and eosinophil cytotoxicity-enhancing
factor on the development of human
immunodeciency virus 1. The Journal of
Experimental Medicine 1994; 180:359363.
90. Suzuki YJ, Aggarwal BB, Packer L. Alpha-
lipoic acid is a potent inhibitor of NF-
kappa B activation in human T cells.
Biochemical and Biophysical Research Com-
munications 1992; 189: 17091715.
91. Holroyd KJ, Buhl R, Borok Z, et al.
Correction of glutathione deciency in
the lower respiratory tract of HIV seropos-
itive individuals by glutathione aerosol
treatment. Thorax 1993; 48: 985989.
92. Uchide N, Toyoda H. Antioxidant therapy
as a potential approach to severe inu-
enza-associated complications. Molecules
2011; 16: 20322052.
93. Pieri C, Marra M, Moroni F, Recchioni
R, Marcheselli F. Melatonin: a peroxyl
radical scavenger more effective than
vitamin E. Life Sciences 1994; 55:
PL271-PL276.
94. Reiter RJ, Melchiorri D, Sewerynek E, et al.
A review of the evidence supporting mela-
tonins role as an antioxidant. Journal of
Pineal Research 1995; 18:111 .
95. Reiter RJ. Functional aspects of the pineal
hormone melatonin in combating cell and
tissue damage induced by free radicals.
European Journal of Endocrinology 1996;
134: 412420.
96. Galano A, Tan DX, Reiter RJ. Melatonin as
a natural ally against oxidative stress: a
physiochemical examination. Journal of
Pineal Research 2011; 51:116.
97. Hardeland R. Melatonin and its metabo-
lites as anti-nitrosating and anti-nitrating
agents. Journal of Experimental and Integra-
tive Medicine 2011; 1:6781.
98. Pablos MI, Agapito MT, Gutierrez R, et al.
Melatonin stimulates the activity of the
detoxifying enzyme glutathione in several
tissues of chicks. Journal of Pineal Research
1995, 19:111115.
99. Coto-Montes A, Boga JA, Tomás-Zapico C,
et al. Physiological oxidative stress
model: Syrian hamster Harderian gland-
sex differences in antioxidant enzymes.
Free Radical Biology & Medicine 2001,
30:785792.
100. Rodriguez C, Mayo JC, Sainz RM, et al.
Regulation of antioxidant enzymes: a sig-
nicant role for melatonin. Journal of Pineal
Research 2004; 36:19.
101. Tomas-Zapico C, Coto-Montes A. A pro-
posed mechanism to explain the stimula-
tory effect of melatonin on antioxidative
enzymes. Journal of Pineal Research 2005;
39:99104.
102. Reiter RJ, Acuña-Castroviejo D, Tan
DX, Burkhardt S. Free radical-mediated
molecular damage. Ann NY Academy
Sciences 2001; 939: 200215.
103. Lanoix D, Lacasse AA, Reiter RJ,Vaillancourt
C. Melatonin, the smart killer. The human
trophoblast as a model. Molecular and Cellular
Endocrinology 2012; 348:1111.
104. Venegas C, Garcia JA, Escames G, et al.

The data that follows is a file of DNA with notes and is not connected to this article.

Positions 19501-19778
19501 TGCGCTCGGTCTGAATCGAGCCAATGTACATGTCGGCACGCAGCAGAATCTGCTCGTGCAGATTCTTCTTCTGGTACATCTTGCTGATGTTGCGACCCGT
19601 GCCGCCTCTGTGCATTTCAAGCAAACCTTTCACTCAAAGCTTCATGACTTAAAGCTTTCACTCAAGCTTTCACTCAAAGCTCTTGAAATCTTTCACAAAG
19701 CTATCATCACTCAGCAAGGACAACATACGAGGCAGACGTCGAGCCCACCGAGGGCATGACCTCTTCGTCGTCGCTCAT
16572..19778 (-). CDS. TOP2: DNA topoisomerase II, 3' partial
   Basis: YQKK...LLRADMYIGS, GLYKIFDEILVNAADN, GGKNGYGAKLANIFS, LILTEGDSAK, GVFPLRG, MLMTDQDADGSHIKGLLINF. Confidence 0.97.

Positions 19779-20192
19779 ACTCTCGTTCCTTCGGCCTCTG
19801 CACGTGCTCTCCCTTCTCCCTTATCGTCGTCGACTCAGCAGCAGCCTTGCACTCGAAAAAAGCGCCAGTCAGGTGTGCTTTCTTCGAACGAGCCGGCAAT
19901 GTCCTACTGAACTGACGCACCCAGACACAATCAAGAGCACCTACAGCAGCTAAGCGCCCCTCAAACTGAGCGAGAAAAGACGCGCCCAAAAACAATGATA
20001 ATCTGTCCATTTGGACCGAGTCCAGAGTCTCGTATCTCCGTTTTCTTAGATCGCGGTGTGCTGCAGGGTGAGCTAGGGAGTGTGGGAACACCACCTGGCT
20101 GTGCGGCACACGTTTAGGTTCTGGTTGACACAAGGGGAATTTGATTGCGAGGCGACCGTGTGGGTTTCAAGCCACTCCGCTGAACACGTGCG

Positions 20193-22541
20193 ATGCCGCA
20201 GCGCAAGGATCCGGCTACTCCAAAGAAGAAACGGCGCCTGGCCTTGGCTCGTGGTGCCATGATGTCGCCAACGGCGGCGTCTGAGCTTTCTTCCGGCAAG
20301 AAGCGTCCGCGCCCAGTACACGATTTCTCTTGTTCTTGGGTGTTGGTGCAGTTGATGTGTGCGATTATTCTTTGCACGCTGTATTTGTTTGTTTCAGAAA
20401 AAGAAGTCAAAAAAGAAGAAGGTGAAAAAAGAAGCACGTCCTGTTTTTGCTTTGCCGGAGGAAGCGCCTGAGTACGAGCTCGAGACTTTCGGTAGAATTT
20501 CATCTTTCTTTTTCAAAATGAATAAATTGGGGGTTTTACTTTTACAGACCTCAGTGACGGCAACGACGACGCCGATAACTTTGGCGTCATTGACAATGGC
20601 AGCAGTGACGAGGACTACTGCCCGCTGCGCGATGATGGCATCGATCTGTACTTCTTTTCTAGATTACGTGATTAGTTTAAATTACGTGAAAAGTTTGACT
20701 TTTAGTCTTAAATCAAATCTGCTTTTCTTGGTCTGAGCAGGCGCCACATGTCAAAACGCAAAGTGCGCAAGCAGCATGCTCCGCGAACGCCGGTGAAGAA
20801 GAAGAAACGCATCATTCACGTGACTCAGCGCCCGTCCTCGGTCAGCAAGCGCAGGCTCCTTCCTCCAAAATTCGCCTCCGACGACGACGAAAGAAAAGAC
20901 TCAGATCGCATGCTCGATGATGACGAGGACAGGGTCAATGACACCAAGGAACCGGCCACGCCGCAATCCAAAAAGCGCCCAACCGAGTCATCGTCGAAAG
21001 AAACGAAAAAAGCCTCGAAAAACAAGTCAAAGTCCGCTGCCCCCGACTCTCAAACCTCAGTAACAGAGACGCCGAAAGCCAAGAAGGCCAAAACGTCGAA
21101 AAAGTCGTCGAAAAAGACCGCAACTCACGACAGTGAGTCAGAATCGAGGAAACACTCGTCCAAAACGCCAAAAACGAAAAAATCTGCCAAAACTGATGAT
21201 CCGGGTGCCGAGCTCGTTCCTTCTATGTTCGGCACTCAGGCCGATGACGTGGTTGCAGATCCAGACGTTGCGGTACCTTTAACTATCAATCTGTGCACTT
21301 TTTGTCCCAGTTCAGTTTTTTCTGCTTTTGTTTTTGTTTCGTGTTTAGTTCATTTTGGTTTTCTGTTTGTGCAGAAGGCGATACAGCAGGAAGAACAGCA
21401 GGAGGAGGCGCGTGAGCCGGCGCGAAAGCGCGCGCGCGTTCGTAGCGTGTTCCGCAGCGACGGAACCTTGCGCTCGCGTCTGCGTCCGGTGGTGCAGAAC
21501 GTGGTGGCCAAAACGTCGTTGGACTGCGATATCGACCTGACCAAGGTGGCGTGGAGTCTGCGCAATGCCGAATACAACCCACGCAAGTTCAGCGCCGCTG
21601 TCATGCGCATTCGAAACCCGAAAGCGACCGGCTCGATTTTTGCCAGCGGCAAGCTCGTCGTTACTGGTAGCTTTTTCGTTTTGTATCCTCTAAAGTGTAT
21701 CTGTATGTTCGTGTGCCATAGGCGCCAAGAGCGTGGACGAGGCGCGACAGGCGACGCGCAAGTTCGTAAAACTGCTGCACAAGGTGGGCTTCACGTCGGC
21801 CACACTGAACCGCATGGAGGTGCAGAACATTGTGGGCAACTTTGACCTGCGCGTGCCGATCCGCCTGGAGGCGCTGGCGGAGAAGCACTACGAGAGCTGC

Extra pineal melatonin: analysis of sub-
cellular distribution and daily uctua-
tions. Journal of Pineal Research 2012;
52: 217227.
105. Valero N, Meleán E, Bonilla E, et al. In
vitro, melatonin treatment decreases nitric
oxide levels in murine splenocytes cul-
tured with the Venezuelan equine enceph-
alomyelitis virus. Neurochemical Research
2005; 30: 14391442.
106. Valero N, Espina LM, Mosquera J. Melato-
nin decreases nitric oxide production,
inducible nitric oxide synthase expression
and lipid peroxidation induced by Vene-
zuelan encephalitis equine virus in neuro-
blastoma cell cultures. Neurochemical
Research 2006; 31: 925932.
107. Valero N, Espina LM, Bonilla E, Mosquera
J. Melatonin decreases nitric oxide produc-
tion and lipid peroxidation and increases
interleukin-1 beta in the brain of mice
infected by the Venezuelan equine enceph-
alomyelitis virus. Journal of Pineal Research
2007; 42: 107112.
108. Parra F, Prieto M. Purication and char-
acterization of a calicivirus as the causa-
tive agent of a lethal hemorrhagic
disease in rabbits. Journal of Virology
1990; 64: 40134015.
109. Crespo I, Miguel BS, Laliena A, et al. Mel-
atonin prevents the decreased activity of
antioxidant enzymes and activates nuclear
erythroid 2-related factor 2 signaling in an
animal model of fulminant hepatic failure
of viral origin. Journal of Pineal Research
2010; 49: 193200.
110. Jung KH, Hong SW, Zheng HM, et al.
Melatonin ameliorates cerulein-induced
pancreatitis by the modulation of nuclear
erythroid 2-related factor 2 and nuclear
factor-kappaB in rats. Journal of Pineal
Research 2010; 48: 239250.
111. Brennan K, Bowie AG. Activation of host
pattern recognition receptors by viruses.
Current Opinion in Microbiology 2010; 13:
503507.
Melatonin and viral infections
Copyright © 2012 John Wiley & Sons, Ltd. Rev. Med. Virol. (2012)
DOI: 10.1002/rmv
112. Kanneganti TD. Central roles of NLRs and
inammasomes in viral infection. Nature
Reviews Immunology 2010; 10: 688698.
113. Mikula I Jr, Pastoreková S, Mikula I Sr. Toll-
like receptors in immune response to the viral
infections. Acta Virologica 2010; 54:231245.
114. Loo YM, Gale M Jr. Immune signaling by
RIG-I-like receptors. Immunity 2011; 34:
680692.
115. Fensteri V, Sen GC. Interferons and viral
infections. BioFactors 2009; 35:1420.